How Does A Student Decide Which University to Attend?
As students are trying to sift through their admissions offers, trying to decide which university to commit to comes into sharp focus. Even though students applied to these universities after having done the initial research about the universities, their programs, the social scene, and other relevant factors, students will need to revisit their research or start anew before they decide which university’s offer of admission they will accept. It is important that before students commit, they reevaluate all of the schools on their list to determine which university is the “right fit” for them.
Students should create spreadsheets to compare the schools on their list and insert data regarding each university.
–Did you get into the major you applied for? Do you understand what the core requirements of the major are? The electives? How are students graded?
–Have you examined other options at the school? Have you considered other majors and minors you may be interested in pursuing?
–How easy is it to switch majors?
–Does the university have GE requirements for students?
–Look at class sizes, access to professors, research opportunities
–What types of academic supports are offered to students?
–Are there any other opportunities like study abroad you want to pursue?
–Does the university help students get internships? Or are students expected to find internships on their own?
–Does the school where your major is housed have its own career services staff?
–Does the university host recruitment events? How often? Which companies come?
–How active is the alumni network? Are they a source of internships or job opportunities?
–What percentage of students are employed or in graduate school after graduation?
–Does the size of the school matter?
–What about location? Rural, urban, campus town?
–How easy is it for you to travel (during all seasons)? Can family visit you? Cost a factor?
–What activities do you want to participate in while you are at university? Sports? Other activities?
–What does dorm life on campus look like?
–Party school? Greek life?
–Do you feel like you fit in?
–Have you closely examined your financial aid packages at the universities on your list? Do you understand what you have received?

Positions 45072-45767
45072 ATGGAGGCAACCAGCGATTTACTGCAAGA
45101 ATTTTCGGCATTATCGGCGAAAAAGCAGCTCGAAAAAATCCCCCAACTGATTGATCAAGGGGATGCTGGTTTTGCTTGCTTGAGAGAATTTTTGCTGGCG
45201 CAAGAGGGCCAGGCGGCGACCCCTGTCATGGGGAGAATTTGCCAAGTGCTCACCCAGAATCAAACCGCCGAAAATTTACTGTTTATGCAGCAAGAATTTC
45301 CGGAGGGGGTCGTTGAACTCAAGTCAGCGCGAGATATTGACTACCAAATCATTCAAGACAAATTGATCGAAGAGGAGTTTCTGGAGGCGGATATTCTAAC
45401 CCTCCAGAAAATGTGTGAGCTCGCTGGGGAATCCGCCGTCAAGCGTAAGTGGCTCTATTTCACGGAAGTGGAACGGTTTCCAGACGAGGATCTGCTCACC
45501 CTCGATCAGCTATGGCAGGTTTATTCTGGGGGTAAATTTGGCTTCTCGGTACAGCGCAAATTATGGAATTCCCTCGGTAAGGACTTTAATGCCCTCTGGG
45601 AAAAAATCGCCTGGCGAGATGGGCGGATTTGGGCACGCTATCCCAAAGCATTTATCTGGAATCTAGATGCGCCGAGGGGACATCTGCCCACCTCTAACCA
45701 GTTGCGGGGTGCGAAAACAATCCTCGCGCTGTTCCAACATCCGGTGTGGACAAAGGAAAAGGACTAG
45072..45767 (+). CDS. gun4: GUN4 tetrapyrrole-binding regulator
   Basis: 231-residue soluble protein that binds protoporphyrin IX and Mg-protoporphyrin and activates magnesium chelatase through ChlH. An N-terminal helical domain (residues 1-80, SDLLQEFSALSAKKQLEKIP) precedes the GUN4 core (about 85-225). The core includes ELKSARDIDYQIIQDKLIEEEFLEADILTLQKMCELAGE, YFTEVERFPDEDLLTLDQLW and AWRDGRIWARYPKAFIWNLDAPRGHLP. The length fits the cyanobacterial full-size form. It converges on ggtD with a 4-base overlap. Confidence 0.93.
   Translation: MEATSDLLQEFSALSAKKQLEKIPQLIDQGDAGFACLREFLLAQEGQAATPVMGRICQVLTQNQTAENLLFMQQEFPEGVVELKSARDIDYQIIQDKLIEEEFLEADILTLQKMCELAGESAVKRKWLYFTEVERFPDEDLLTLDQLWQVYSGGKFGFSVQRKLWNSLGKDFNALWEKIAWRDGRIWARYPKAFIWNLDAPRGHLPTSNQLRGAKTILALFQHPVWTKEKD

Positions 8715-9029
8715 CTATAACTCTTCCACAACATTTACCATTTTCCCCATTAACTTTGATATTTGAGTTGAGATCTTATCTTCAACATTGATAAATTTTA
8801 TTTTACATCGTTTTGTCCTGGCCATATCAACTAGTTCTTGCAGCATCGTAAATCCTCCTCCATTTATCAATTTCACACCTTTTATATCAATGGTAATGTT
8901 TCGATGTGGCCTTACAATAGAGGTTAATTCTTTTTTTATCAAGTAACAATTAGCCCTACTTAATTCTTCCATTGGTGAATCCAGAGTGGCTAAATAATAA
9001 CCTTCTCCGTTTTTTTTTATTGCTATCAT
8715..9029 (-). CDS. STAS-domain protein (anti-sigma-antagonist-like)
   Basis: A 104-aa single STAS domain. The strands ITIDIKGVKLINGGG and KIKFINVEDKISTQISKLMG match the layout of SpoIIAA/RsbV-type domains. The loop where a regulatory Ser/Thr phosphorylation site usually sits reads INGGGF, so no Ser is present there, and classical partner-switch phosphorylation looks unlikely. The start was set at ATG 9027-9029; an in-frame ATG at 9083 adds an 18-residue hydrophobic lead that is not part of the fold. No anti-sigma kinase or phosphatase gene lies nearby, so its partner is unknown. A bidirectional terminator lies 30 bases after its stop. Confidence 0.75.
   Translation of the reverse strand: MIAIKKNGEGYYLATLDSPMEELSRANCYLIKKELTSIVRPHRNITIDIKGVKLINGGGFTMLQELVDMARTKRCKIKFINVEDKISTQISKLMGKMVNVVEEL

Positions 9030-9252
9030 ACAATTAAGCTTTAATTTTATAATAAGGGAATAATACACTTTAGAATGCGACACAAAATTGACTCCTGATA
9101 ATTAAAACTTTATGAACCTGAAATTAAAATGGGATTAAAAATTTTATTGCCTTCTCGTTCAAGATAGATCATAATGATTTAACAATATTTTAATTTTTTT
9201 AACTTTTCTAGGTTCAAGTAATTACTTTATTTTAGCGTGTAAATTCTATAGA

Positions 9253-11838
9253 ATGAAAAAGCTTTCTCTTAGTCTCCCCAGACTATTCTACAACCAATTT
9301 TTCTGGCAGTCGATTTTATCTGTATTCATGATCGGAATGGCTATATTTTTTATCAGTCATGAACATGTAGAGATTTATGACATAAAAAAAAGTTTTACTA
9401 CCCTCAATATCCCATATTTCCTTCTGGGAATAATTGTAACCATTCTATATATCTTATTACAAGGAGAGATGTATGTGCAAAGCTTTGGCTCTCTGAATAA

–Do you understand the difference between grants, merit scholarships, loans, and work study?
–Did you calculate how many hours you will have to work to get your work study grant?
–Do you have a financial gap between what your family can afford and what you have been provided at this university?
–If you have been given a package that includes loans, how much will you end up borrowing before you graduate from this university?
–Do you know what students in your major earn when they graduate?
–What will your repayment of the loans look like on a monthly basis once you graduate? Does that look like a reasonable amount?
–Did you get any scholarships? Is it for one year or all four years? What are the conditions for renewal?
–If you got one-year scholarships, how will you replace that amount in the future years?
–Did your financial situation change since the tax year that formed the basis of the FAFSA? Have you contacted the financial aid offices?
–Does the financial aid package include Parent Plus Loans? Do in-depth research into these loans, repayment terms, the interest rate, what happens if you default, and how much you will ultimately end up repaying.
Students should attend, in-person or virtually, the admitted student events, reach out to current students, and learn more about the university through various sources before they finally decide which university they plan to attend in the fall. It is important that students find the university where they will thrive for the next four years.
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